Hail to the chief

Jan. 9, 2004, midnight | By Zach Mellman | 20 years, 5 months ago

Gibbs' future success should help us forget Spurrier's mistakes

Cell phones have reportedly been ringing in Redskins' team meetings all season, and players have gone unpunished.

While this display of just-ousted coach Steve Spurrier's nonchalant and lenient attitude towards his players may not seem like a big deal, it clearly shows the former successful college coach's poor leadership and lack of control and guidance of his once storied franchise.

Thankfully, and that's a big thankfully, the Redskins have hired Joe Gibbs, a man- no a legend- no more like a god, whose mere presence alone should force the players to consider getting rid of those cell phones all together.

Gibbs was given a five year, $28.5 million contract by one of his biggest fans, owner Dan Snyder, after not much more than a hello. Gibbs' numbers speak for themselves. From 1981 to '92, he won three Superbowls, had a .674 winning percentage, only one losing season and a whopping 124 victories.

But Gibbs brings along a lot more than numbers to a team that has only gone to the playoffs once since his departure. He epitomizes everything great in a leader. Gibbs will surely discipline his cell-phone-ridden team. He strives under pressure, is an excellent decision-maker, and has been known to make key in-game adjustments. He consistently gave his all to the Redskins organization and he received the utmost respect from his players, who in turn gave their all on the field.

Steve Spurrier on the other hand was an immediate NFL bust. When he was given a landmark contract two years ago, it did not appear like a poor decision, but his mediocrity has become all too clear. His excellent tenure as head coach of the Florida Gators can mostly be attributed to superior talent and recruiting, which made himself look like the genius he obviously was not. He went 12-20 in two seasons with a team with one of the highest payrolls in professional sports. It seemed like he came into the league with one purpose, not to win, but to see if his pass-happy fun'n'gun offense could succeed. To be honest, it failed miserably.

Ever since he inexplicitly decided to rotate three quarterbacks last season, Danny Wuerffel, Shane Matthews and Patrick Ramsey, it because clear that he was clueless as to how to be a winner in the NFL. This season, the ‘Skins were predicted by many to have a winning season, but partly because of Spurrier, Redskins fans everywhere had to hang their heads in a 5-win disappointment. Not too many of us will feel sad about never having to hear him speak in his annoying southern drawl about his team's mistakes.

Spurrier's coaching staff was the youngest in the league and many were simply transplanted Gator coaches. Gibbs, on the other hand, will bring with him big name coaches including, as defensive coordinator, former Buffalo Bills head coach and defensive mastermind, Gregg Williams. Also, assistant coach Joe Bugel, who coached the offensive line during Gibbs' last reign, might be able to turn the ‘Skins dismal offensive line into the Hogs of old.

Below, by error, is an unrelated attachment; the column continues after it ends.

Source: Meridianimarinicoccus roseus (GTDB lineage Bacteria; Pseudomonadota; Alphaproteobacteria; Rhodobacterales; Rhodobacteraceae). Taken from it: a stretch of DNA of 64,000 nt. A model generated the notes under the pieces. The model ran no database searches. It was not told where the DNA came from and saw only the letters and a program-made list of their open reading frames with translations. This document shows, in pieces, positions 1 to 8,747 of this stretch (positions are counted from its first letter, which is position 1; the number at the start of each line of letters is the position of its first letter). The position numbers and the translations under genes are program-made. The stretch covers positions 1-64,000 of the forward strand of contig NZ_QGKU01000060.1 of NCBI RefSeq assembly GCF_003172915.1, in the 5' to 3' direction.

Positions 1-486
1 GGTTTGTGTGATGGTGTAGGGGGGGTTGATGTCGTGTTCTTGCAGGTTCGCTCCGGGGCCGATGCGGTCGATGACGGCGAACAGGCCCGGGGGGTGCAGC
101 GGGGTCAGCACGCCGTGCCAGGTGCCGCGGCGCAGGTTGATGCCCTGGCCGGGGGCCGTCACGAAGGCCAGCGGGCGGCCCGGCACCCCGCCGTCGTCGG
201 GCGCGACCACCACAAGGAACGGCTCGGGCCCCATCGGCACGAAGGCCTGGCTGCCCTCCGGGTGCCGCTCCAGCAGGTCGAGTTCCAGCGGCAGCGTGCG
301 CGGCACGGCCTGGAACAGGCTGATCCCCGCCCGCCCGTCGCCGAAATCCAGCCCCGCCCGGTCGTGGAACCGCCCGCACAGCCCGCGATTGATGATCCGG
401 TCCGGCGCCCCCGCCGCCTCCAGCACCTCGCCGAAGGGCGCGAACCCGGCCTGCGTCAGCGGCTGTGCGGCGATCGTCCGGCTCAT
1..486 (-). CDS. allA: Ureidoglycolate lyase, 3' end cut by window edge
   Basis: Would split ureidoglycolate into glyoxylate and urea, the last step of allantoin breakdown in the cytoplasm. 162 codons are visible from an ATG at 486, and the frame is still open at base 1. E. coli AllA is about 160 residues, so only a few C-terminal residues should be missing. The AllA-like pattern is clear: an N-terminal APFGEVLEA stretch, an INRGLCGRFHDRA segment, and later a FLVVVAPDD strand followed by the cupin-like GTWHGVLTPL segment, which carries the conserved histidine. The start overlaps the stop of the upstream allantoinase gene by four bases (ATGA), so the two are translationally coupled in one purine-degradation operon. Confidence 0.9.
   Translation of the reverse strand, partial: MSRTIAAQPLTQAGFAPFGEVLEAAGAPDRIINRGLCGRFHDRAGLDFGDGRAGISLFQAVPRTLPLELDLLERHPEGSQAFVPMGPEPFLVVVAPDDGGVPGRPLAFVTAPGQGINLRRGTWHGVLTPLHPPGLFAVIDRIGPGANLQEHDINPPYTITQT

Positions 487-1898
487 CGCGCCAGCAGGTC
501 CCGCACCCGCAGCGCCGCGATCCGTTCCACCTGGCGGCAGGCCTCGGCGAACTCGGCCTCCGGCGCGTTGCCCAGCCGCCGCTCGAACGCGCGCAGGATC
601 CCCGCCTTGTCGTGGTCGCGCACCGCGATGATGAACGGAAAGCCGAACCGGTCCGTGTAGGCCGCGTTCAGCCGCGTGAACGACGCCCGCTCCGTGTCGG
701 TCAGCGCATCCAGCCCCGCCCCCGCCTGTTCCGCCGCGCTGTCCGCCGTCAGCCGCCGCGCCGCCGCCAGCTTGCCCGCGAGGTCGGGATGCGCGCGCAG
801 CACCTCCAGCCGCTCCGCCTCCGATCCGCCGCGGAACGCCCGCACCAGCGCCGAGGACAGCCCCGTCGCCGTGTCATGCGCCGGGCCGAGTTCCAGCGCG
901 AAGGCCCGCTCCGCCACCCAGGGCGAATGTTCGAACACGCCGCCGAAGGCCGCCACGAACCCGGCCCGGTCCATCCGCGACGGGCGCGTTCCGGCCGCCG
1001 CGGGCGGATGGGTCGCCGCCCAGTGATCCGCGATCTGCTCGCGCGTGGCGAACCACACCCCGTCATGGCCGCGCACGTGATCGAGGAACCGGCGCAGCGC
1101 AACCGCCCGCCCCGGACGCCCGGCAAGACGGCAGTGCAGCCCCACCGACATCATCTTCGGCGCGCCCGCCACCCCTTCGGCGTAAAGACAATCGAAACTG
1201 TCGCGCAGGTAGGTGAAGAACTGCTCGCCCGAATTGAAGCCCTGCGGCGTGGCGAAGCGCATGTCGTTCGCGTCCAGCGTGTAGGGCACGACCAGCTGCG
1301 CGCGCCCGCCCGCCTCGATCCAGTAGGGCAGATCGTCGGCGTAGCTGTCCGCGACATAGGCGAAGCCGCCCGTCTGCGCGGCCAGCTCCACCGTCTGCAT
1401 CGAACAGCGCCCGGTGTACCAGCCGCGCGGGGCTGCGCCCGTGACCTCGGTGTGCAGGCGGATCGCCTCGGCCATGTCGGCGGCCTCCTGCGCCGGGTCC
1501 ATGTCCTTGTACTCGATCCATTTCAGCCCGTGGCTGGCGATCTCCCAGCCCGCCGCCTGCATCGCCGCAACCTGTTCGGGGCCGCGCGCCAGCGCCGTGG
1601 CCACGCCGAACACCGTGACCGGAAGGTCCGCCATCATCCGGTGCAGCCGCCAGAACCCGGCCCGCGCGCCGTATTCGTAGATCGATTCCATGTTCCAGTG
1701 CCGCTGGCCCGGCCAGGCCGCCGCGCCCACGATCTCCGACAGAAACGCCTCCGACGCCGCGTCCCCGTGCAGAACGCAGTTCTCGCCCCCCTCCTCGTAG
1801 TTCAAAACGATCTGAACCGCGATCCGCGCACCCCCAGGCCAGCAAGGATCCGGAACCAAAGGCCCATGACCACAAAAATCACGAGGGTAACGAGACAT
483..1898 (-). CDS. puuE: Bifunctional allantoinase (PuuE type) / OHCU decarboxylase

Gibbs plans to stress improvement on the running game and offensive line, but the amount of the team's total improvement is still up in the air. Having been out of football for 12 years running a successful NASCAR operation, he may be missing a step upon his return. He is also 62 years old, but hey, if at 73, Jack McKeon can lead his Marlins to a title then age shouldn't be an issue. Steve Spurrier's signing was also hyped up, albeit on a much smaller scale, but if the saying "lightning doesn't strike twice" has any merit, Gibbs may need to add an extension to his trophy case.

Gibbs may understandably be rusty in his second term, but his presence alone should be able to motivate his troops for battle. And seeing those rings on his fingers will surely be enough inspiration in itself.

It may be too soon to jump to conclusions about Gibb's impact, as next year's Redskins' record won't be determinable until the end of the offseason's free agent frenzy. But if Bill Parcells can so dramatically turn the Dallas Cowboys around, then the sky's the limit. With Gibbs manning the wheel, the ‘Skins should return to .500 next season with a playoff appearance at the very least in 2005.

Tags: print

Zach Mellman. Zach Mellman was born on October 18, 1956 (he was held back once or twice). He has lived in Takoma Park, Maryland his entire life. He is currently a senior at Blair enrolled in honors classes. He is also a member of Blair's golf team, … More »

Show comments


No comments.

Please ensure that all comments are mature and responsible; they will go through moderation.